“Plan the work, work the plan” where the wise words of a previous manager. They reminded me of the quote from Ben Franklin: “If you fail to plan, you are planning to fail.” This concept is well cemented in my brain. This is what I do at work everyday, in spite of that I was not applying it to my biggest project: my life. Shouldn’t there be a case to have a life plan? I had gone about my life using a checklist at best or nothing at worst. I was not giving enough time to planning my week, my month, my year, my life. I was planning to fail amidst successful plans at work.
At the end of 2017 I began to apply business principles to my personal life. I came across an advertisement for a planner, and the first words caught my eye: “What do you want to leave behind this year?” The question took me back and really made me pause. I wanted to answer the question quickly and move one, but I couldn’t. The question stayed with me for several weeks. New Year’s Day came and I wrote down my goals as I always did, yet I still couldn’t answer the question. The first week this year I set aside one day to come up with a good answer to the question.
After two days of soul searching, I had an answer and a plan. This year I wanted, above all, for my daughter to have a conscious and memorable baptism. I was also able to create meaningful desires for all the aspects in my life. I wanted to succeed as a husband, father, employee, manager, professional, mentor, disciple of Christ, and human. I was not only enlighten by this experience, but hungry for further introspection, planning, execution, and results. I set apart two hours each week to plan my week, four hours each month to plan the month, and two days each year to plan next year. I planned 2018 by setting goals for each of the roles in my life. I recorded all these goals in a note to be evaluated during each of my monthly planning sessions.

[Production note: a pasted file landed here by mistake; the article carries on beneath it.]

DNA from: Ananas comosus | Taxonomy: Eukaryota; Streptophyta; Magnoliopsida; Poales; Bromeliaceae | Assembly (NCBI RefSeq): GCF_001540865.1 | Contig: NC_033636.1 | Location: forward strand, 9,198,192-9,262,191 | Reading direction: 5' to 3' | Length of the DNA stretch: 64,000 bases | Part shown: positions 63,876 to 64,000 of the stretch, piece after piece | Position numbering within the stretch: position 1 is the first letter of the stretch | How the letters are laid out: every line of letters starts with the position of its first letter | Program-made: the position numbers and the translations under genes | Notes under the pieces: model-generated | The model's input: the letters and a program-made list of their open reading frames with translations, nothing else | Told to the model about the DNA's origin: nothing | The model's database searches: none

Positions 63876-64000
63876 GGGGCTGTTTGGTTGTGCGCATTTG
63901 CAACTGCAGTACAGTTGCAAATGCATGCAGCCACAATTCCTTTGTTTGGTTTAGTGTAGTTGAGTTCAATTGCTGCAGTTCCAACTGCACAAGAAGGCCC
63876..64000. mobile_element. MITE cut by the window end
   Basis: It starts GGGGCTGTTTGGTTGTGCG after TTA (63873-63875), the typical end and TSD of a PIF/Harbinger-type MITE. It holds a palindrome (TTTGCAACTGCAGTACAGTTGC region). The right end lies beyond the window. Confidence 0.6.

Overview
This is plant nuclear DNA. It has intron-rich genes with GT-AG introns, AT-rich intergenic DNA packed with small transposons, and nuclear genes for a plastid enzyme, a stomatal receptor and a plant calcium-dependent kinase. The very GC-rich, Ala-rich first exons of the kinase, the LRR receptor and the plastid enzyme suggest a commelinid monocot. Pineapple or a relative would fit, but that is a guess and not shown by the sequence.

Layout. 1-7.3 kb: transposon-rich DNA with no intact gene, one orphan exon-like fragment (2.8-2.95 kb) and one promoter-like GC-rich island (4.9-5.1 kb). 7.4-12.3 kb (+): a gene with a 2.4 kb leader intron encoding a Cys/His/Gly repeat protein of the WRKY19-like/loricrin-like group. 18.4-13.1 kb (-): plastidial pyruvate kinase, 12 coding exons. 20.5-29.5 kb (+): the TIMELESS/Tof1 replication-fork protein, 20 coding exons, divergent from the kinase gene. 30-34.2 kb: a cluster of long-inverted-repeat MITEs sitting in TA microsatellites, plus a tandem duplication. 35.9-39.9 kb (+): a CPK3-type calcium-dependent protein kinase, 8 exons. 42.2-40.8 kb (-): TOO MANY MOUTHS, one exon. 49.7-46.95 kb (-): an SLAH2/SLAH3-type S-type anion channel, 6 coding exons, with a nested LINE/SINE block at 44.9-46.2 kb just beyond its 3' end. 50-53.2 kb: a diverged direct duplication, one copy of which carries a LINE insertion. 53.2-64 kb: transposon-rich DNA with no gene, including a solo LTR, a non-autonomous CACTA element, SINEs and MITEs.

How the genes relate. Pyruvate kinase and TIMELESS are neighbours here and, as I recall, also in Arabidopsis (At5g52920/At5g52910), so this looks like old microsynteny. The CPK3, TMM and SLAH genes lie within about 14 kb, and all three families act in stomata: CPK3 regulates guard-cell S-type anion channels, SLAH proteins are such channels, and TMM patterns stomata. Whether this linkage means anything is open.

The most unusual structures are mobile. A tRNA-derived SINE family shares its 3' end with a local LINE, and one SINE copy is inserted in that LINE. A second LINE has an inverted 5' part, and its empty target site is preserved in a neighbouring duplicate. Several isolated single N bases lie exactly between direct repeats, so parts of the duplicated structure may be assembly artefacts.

In my four hour monthly planning for January I analyzed which goals needed to be started, advanced, or completed that month. I put specific actions that needed to be taken during that month and the week that needed to happen. Many tasks were full actions others were more vague and required further thought at certain points in the month. It took me less than four hours to plan the month and I was able to plan the first week. I made sure I understood all the tasks needed to complete the monthly goals. I assigned a specific day in the week when I was going to complete the work. I only assigned work Monday through Thursday to be able to catch up on in-week tasks on Friday.
As of this writing I’ve completed five weeks of planning and execution. I have also done February’s monthly planning. I cannot lie, it felt completely overwhelming the amount of things I needed to do each day. Gone were the days of just working on one or two initiatives. I felt like I was sprinting all the time, moving from one item to the next. After a couple of weeks while I was writing my thoughts about the prior week I noticed that I had completed more than half of the items I had set out to do in January. A sense of pride and satisfaction overcame me, I had moved the proverbial needle significantly and visibly. I realized that I could be on sprint mode because I had taken all the fluff out of my days. Instead of having multiple times of “what do I have to do now?” I crunched them into a few hours each month and week, and then I could just run. I had replaced all my planned failures into successful planning.